Women who practise yoga and meditation already have a head start in this. You can also try practising these or other relaxation techniques to incorporate them into your lifestyle. That way, it gets easier to pace your breaths.
Dress in layers
Instead of just wearing one layer of heavy clothes, consider layering with several lightweight articles of clothing. This way, you can remove some layers when you get hit with a hot flush. It’s another way preparing yourself to cool down immediately in case you start experiencing hot flashes.
Choose clothes that are made of cotton or similar materials. These are better because they’re breathable. Also, try to stay away from other fabrics in the meantime.
It’s not backed by science, and no studies with conclusive results have proven its effectiveness o far. However, a number of cultures have been known to practice acupuncture to treat hot flashes. Its proponents swear by it claiming acupuncture has had a positive impact on the severity and frequency of their hot flush episodes.
In any case, there’s no harm in trying. If you feel as though you’re running out of options to help with your hot flushes, then simply try setting to one appointment. At the very least, you might have the placebo effect going for you.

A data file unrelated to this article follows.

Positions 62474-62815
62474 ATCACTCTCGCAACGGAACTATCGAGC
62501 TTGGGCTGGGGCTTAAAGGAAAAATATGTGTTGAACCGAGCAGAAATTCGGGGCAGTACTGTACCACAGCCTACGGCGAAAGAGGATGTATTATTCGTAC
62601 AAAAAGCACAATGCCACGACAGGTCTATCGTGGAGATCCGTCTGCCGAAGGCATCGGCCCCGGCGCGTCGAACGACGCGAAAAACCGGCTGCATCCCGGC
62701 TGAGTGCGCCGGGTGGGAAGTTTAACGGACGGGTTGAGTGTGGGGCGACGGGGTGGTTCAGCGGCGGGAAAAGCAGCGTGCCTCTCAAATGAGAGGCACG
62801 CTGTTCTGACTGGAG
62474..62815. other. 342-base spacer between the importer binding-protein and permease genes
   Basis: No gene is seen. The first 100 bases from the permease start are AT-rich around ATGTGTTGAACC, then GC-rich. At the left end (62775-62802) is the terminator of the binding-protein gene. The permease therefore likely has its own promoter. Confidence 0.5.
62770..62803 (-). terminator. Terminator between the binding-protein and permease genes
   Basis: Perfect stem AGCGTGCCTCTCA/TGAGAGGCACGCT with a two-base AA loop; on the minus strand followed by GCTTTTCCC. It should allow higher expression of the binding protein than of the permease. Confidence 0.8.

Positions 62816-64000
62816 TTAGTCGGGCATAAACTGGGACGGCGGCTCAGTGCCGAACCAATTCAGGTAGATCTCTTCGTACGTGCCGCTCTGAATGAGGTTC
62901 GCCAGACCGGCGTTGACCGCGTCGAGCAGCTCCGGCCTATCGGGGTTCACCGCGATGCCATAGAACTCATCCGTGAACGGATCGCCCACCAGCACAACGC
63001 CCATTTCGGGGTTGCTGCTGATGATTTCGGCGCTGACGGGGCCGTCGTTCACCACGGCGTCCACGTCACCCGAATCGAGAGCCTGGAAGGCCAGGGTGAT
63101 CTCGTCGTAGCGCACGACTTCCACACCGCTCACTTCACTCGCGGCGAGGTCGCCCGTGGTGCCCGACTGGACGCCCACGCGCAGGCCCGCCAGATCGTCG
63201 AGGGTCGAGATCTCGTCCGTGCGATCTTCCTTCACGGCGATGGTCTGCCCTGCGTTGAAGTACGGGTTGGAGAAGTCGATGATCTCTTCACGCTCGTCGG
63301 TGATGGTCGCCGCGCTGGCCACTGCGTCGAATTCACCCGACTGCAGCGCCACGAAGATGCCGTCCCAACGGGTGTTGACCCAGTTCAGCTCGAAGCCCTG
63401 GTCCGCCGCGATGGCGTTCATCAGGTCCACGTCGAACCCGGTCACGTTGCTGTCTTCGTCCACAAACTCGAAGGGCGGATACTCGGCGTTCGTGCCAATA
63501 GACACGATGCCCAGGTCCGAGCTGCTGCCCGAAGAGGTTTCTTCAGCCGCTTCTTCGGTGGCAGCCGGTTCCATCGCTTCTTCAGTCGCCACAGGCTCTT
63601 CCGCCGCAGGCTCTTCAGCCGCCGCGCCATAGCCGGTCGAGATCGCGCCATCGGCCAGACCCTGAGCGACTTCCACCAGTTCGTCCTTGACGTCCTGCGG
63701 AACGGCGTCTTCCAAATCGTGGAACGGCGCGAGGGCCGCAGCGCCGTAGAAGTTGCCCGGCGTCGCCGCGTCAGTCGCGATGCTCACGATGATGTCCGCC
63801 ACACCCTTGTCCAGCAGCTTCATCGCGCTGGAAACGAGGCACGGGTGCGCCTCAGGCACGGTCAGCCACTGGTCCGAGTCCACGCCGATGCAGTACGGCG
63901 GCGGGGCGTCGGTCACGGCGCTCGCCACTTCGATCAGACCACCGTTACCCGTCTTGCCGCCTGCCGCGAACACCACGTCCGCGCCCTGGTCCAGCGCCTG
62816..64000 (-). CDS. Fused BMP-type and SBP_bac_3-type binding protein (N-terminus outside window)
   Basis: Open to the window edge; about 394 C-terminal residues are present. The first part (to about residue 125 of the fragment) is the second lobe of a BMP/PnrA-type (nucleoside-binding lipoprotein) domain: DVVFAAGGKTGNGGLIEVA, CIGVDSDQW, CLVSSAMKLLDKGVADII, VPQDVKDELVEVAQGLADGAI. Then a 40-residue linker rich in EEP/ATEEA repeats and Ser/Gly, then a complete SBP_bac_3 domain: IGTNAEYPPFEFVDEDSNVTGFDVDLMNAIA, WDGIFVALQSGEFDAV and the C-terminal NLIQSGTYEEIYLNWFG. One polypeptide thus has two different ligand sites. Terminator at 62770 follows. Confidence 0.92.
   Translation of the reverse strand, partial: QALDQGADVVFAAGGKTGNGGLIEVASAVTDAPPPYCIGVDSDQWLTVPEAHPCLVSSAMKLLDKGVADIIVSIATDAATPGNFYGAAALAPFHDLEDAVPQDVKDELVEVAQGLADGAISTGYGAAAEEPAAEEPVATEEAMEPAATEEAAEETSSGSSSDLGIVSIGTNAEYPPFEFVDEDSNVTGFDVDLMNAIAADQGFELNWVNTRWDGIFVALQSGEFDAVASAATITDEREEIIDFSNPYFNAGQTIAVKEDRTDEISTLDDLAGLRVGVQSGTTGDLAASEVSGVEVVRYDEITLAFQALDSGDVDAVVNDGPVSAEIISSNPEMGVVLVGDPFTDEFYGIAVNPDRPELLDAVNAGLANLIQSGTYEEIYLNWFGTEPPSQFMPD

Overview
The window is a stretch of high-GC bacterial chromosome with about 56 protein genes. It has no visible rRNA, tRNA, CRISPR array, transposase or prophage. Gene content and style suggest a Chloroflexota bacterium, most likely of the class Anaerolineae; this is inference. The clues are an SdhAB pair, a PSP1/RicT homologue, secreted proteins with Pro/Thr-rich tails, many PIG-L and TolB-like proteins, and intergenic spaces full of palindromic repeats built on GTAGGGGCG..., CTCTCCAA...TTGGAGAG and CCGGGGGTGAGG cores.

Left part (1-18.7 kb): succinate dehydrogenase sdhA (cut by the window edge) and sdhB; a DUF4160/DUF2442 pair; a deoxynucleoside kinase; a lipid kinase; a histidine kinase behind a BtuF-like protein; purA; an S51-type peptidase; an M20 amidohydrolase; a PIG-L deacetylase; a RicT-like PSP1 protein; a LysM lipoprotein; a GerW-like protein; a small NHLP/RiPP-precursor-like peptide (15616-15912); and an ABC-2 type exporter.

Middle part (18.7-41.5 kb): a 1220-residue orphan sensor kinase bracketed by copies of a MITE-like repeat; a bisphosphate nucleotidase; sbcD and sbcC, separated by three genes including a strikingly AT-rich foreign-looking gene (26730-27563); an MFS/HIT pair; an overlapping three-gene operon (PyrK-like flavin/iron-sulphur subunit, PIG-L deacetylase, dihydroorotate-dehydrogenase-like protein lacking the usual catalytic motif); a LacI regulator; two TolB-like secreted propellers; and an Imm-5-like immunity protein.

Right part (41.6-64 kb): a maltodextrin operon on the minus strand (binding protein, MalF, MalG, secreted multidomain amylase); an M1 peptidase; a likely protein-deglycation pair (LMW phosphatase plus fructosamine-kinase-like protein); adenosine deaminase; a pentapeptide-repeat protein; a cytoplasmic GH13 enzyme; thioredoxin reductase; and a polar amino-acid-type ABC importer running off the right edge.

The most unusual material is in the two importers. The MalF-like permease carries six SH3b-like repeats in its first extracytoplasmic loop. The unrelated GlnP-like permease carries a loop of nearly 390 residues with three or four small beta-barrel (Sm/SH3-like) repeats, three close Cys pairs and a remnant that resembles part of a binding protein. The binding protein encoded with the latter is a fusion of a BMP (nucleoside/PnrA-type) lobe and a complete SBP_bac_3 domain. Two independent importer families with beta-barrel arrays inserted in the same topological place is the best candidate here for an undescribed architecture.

At the end of the day, prevention is still the best approach. You can avoid activities or foods that can trigger them. These include caffeine, alcohol, spicy food, and tobacco. If you’re a fan of spicy food, or drink a lot of tea during the day, then you might want to reconsider. Maybe try switching to decaf and trying out non-spicy food you may like.
Now may also be the best time to quit smoking, if you do, or to cut back on your alcohol intake. Your body will thank you for it. Not only do you get to switch to a healthier lifestyle, you can also avoid hot flush triggers on your body. If you’ve just undergone a hysterectomy anyway, you should have been advised by your surgeon to avoid them.
You might also want to wear fewer tight fitting clothes. These do not give your body enough room to breathe and trap more of your body heat. As you know, breathability in your clothes and keeping your temperature down are key to treating hot flushes. This way, even before you get hit with an episode, you’re already less at risk of having severe flushes, and you’re likely to experience them less frequently.
If you’re among the women who have to deal with hot flushes, try these remedies to make your inescapable ordeal easier. Do not make it harder for yourself and the people around you. You can get through your days better and feel lighter overall. And one day, you’ll just realize that you’re over that phase, ready to go back to your normal activities.
Sandy Getzky is a registered Herbalist and member of the American Herbalist’s Guild. She is also the executive coordinating editor at The Global Nail Fungus Organization, a group committed to helping the 100+ million people suffering from finger and toenail fungus.